Maternal risk factors for autism in the Nurses Health Study II - pilot study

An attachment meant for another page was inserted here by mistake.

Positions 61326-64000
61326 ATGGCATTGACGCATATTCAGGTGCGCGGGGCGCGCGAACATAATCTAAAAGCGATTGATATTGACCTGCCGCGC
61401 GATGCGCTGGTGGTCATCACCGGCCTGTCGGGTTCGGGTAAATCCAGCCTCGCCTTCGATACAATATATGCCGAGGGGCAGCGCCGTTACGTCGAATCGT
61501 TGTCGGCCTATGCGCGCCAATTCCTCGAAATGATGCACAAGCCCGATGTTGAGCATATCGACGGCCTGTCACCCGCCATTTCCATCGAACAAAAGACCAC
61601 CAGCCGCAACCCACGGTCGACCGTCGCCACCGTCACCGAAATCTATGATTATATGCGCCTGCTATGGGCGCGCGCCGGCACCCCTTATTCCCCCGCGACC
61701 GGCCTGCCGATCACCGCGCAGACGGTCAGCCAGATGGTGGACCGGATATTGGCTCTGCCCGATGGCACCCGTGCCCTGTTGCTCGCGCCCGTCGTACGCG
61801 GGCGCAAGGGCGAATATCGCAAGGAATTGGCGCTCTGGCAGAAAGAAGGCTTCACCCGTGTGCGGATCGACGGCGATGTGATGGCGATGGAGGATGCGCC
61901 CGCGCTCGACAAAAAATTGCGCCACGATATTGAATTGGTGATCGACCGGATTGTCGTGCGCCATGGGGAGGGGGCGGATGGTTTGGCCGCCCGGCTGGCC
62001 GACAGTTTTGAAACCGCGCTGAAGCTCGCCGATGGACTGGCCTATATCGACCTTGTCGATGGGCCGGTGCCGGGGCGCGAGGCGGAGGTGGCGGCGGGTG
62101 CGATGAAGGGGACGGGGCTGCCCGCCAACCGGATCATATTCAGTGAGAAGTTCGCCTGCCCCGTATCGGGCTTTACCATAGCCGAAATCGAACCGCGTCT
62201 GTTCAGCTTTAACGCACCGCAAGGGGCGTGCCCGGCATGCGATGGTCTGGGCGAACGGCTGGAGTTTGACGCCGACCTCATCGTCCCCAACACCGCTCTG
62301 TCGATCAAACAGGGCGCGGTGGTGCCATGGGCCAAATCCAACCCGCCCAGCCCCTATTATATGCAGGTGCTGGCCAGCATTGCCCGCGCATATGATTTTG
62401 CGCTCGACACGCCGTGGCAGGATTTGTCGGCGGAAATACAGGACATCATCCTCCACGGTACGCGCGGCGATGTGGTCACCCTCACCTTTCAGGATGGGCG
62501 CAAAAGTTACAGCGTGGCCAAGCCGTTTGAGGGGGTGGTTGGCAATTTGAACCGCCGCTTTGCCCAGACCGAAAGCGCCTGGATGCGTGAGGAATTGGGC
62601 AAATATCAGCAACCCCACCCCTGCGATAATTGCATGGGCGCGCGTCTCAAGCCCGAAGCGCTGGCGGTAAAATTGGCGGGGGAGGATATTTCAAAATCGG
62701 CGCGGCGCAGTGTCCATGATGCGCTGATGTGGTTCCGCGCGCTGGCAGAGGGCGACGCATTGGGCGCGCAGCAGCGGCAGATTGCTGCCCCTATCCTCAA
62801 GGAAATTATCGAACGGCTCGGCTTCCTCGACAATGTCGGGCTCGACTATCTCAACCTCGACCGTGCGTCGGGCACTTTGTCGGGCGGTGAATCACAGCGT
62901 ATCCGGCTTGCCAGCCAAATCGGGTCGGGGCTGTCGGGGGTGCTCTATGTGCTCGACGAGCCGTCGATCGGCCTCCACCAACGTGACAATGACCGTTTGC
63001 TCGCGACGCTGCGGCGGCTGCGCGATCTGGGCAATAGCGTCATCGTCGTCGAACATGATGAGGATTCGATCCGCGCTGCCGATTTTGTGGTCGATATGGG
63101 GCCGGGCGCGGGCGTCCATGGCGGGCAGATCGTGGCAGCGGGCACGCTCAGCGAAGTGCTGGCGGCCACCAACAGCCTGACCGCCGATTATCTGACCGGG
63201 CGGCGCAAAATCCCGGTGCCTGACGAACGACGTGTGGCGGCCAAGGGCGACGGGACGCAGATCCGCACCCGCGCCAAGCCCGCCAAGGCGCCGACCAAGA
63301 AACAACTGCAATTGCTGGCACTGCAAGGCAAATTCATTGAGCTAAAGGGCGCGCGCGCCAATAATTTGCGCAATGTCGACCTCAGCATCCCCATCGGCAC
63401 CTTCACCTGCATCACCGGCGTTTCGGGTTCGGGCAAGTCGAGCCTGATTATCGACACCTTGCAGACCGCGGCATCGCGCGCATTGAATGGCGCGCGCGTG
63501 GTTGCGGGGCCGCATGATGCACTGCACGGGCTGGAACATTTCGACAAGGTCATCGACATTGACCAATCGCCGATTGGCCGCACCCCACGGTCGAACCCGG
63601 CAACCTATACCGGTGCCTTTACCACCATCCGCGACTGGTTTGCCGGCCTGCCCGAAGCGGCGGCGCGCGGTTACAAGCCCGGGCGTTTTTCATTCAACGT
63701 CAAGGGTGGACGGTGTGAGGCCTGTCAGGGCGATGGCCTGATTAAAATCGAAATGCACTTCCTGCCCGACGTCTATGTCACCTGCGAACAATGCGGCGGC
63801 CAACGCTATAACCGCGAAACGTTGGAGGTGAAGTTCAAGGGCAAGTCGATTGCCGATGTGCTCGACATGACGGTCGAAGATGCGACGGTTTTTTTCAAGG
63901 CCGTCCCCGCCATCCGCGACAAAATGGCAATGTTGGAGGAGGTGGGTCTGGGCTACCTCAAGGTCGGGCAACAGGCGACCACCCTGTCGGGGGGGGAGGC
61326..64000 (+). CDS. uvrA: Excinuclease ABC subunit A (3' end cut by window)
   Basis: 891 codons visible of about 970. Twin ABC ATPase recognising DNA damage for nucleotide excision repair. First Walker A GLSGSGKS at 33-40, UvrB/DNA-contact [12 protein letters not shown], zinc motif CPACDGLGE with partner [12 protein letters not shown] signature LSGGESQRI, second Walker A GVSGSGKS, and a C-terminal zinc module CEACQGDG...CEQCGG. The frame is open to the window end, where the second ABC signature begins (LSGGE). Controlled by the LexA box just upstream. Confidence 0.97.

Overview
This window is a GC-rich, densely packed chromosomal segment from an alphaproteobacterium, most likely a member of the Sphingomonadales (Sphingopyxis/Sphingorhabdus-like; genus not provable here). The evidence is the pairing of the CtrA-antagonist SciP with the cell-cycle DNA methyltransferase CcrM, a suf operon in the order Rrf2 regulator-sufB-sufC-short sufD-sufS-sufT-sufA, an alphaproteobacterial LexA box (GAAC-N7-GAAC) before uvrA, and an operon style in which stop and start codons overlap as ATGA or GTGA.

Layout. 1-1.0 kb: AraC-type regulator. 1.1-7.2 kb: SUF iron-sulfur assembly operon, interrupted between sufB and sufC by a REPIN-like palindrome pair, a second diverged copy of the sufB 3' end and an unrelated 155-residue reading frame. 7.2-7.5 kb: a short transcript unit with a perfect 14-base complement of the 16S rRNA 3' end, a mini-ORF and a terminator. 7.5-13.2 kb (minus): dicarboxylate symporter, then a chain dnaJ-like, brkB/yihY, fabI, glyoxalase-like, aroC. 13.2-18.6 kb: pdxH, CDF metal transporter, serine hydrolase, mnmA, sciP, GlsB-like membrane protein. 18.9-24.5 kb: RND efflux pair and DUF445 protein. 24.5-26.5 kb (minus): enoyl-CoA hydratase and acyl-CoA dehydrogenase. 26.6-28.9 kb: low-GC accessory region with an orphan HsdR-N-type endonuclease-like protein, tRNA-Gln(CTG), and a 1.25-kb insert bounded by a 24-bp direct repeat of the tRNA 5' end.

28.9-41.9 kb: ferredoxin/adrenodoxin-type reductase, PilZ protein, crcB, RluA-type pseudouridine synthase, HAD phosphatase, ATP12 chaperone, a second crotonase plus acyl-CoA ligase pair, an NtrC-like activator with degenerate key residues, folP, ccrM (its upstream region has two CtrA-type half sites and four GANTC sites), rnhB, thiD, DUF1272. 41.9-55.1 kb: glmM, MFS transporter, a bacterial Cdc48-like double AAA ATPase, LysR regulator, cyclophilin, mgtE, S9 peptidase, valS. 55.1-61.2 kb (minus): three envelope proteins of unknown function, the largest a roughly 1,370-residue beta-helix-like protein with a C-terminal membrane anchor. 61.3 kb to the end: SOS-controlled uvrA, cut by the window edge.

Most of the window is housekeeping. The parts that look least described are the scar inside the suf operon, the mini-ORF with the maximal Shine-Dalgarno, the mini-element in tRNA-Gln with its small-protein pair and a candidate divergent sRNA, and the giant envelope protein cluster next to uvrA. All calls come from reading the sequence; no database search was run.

Established in 1989, the Nurses Health Study II has prospectively evaluated many aspects of women's health in a cohort of over 100,000 women in the United States. The information collected on this group include medical, obstetrical, and prospectively collected dietary factors, as well as neurodevelopmental diagnosis of children born to women in this cohort. This allows for a unique opportunity to investigate a wide range of environmental factors, including maternal dietary and reproductive factors, which may be associated with risk of developing autism spectrum disorders. Diet and medical history of mothers with a child with autism, as well as those who did not report a child diagnosed with autism, will be studied using information gathered prior to pregnancy. These children and their parents will be screened using the social responsiveness scale (SRS) and then followed up by the Autism Diagnostic Instrument-Revised (ADI-R). Utility of the SRS, which measures autism severity using one quantifiable score, as a diagnostic instrument will also be investigated in this study. What this means for people with autism: In addition to diet and obstetrical complications, this study will provide support to evaluate the feasibility of using this extensive and well-researched project to study risk factors associated with autism. This project provides a unique opportunity to use existing data in order to determine the role of environmental risk factors on neurodevelopment for a better understanding of the cause and possible preventative measures.